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September 11, 2017 - Škocjan Caves and Predjama Castle

Today we visited two of Slovenia's most famous sites, the Škocjan Caves and Predjama Castle.

Since it rained most of the day, it was ideal for a cave visit. The Škocjan Caves system

(UNESCO world heritage site) comprises numerous caves and passages, collapse dolines,

natural bridges and sinkholes. It was created by the Reka River, which flows some 50km

on the surface then sinks into the karst underground, resurfacing again at Timavo springs

near the Gulf of Trieste (where we hiked a few days ago). Photos weren't allowed in the cave

 but the camera might have gone off accidentally a couple of times.

Archaeological research has shown that people lived in the caves and the surrounding area

in prehistoric times (from the Mesolithic, the Neolithic, the Bronze and Iron Ages through

Antiquity and the Middle Ages to the present — that makes more than 5,000 years!).


ABOVE - Photos weren't allowed in the cave but the camera might have gone off

accidentally a couple of times. Stalactites, stalagmites and columns in one of the caverns.

The tour hike was about 2 miles long, goes up and down 500 steps and lasted two hours.

A good place to spend a rainy morning!


ABOVE LEFT - This pic is in the "Murmuring Water Cave", named because of the river

roaring through the bottom. Fred is the shadowy figure on the left getting ready

to cross the footbridge 150 feet above the torrent.

ABOVE MIDDLE - After the 2 mile hike in the dark cave, it finally widens, light pours in,

and you emerge into a lush canyon. This is named the Big Collapsed Valley

and it was part of the cave network until its roof fell in.

ABOVE RIGHT - On our hike around the perimeter of the Big Collapsed Valley.

Judith is taking a picture of me taking a picture.


ABOVE LEFT - We emerged from the caves into the Big Collapsed Valley

filled with clouds and mist. In the distance you can see a bridge we will be crossing.

The oak provided the structural skeleton which was filled with a mix of clay, straw or pebbles.

ABOVE MIDDLE - More of the trail and bridges we hiked to get up

(we climbed another 150 steps) and out of the valley.

ABOVE RIGHT - Another cave entrance that we passed on the valley hike.


ABOVE LEFT - The trail was wet because of water dripping off the rock face

ABOVE MIDDLE - Looking down through the mist into the gorge at the

Reka River - especially turbulent because of all the recent rain.

ABOVE RIGHT - And yet another delicious lunch at an agriturismo.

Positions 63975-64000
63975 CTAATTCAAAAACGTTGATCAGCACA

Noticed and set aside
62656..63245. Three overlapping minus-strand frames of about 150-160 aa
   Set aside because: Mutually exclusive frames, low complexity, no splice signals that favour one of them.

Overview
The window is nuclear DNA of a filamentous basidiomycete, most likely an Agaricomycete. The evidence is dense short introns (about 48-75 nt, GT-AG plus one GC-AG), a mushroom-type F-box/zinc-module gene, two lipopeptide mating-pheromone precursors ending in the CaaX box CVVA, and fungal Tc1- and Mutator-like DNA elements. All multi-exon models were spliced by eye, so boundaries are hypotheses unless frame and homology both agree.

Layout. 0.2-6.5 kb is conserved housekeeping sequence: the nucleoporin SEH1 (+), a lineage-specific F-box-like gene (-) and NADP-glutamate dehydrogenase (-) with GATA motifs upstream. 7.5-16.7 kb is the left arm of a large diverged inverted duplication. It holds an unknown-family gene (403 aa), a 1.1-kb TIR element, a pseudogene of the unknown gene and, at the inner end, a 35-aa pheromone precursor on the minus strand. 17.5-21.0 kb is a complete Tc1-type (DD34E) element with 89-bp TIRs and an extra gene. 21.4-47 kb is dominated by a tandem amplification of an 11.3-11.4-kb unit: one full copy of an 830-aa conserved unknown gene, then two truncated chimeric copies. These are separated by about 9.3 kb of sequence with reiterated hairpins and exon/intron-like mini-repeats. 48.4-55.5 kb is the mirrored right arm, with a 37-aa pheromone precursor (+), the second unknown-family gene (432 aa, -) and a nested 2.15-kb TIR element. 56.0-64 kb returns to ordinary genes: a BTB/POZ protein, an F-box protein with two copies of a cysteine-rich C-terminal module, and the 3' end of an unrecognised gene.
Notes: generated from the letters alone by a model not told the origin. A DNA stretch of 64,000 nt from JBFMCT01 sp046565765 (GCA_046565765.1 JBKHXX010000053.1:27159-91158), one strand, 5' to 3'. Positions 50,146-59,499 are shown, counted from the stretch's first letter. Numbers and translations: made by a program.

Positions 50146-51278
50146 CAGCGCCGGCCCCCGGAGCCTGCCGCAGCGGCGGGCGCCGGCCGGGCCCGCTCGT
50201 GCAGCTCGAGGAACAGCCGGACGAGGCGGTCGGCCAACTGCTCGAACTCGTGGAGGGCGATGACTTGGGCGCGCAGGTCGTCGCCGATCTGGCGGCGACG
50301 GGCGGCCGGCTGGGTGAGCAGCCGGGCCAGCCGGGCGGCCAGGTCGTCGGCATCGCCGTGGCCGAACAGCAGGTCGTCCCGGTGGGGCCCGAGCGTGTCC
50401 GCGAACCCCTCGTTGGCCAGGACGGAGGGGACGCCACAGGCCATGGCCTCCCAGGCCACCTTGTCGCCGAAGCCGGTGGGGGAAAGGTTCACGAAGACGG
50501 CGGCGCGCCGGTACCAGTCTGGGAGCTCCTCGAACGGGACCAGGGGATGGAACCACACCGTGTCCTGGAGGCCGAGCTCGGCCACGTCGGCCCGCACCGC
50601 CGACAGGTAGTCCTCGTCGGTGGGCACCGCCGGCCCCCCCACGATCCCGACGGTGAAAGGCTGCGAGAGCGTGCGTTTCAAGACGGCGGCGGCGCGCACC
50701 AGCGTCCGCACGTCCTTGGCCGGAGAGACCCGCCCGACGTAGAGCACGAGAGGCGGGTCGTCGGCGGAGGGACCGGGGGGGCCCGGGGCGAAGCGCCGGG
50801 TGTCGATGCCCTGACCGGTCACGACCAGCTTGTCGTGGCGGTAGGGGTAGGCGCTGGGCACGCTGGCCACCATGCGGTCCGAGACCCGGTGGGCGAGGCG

We've both gained weight on this trip!


ABOVE LEFT and MIDDLE - Today's vegetarian lunch started with a creamy garlic soup,

then the entree of spelt with porcini, cheese dumplings, roasted vegetables

and a vegetable souffle. Dessert was a pear crumble topped with vanilla cream.

And did I mention that we've gained weight?

ABOVE RIGHT - In the afternoon visited Predjama Castle. Perched high on a cliff,

it officially dates back to the 16th century, but there are traces that go back much

further to when it is said to be the living quarters of the robber knight “Erazem.”


ABOVE - Burrowed into the side of a mountain is dramatic Predjama Castle.

The first castle here was a 9th century fortress embedded deep in the cave behind

the present castle. Over the centuries, different castles were built and they gradually

moved out to the mouth of the cave. The name pred jama literally means "in front of the cave"

Predjama Castle is one of the world's most dramatic castles. It teaches a clear lesson:

if you want to build an impregnable fortification, put it in the gaping mouth of a cavern

halfway up a 123m cliff. Its four stories were built piecemeal over the years from 1202,

but most of what you see today is from the 16th century. It looks simply unconquerable.

The castle holds great features for kids of any age – holes in the ceiling of the entrance

 tower for pouring boiling oil on intruders, a very dank dungeon, a 16th-century chest

full of treasure (unearthed in the cellar in 1991), and an eyrie-like hiding place at the top

called Erazem's Nook, named for Erazem (Erasmus) Lueger.

Lueger was a 15th-century robber-baron who, like Robin Hood, stole from the rich to give to the poor.

During the wars between the Hungarians and the Austrians, Erazem supported the former.

He holed up in Predjama Castle and continued his daring deeds with the help of a secret passage

 that led out from behind the rock wall.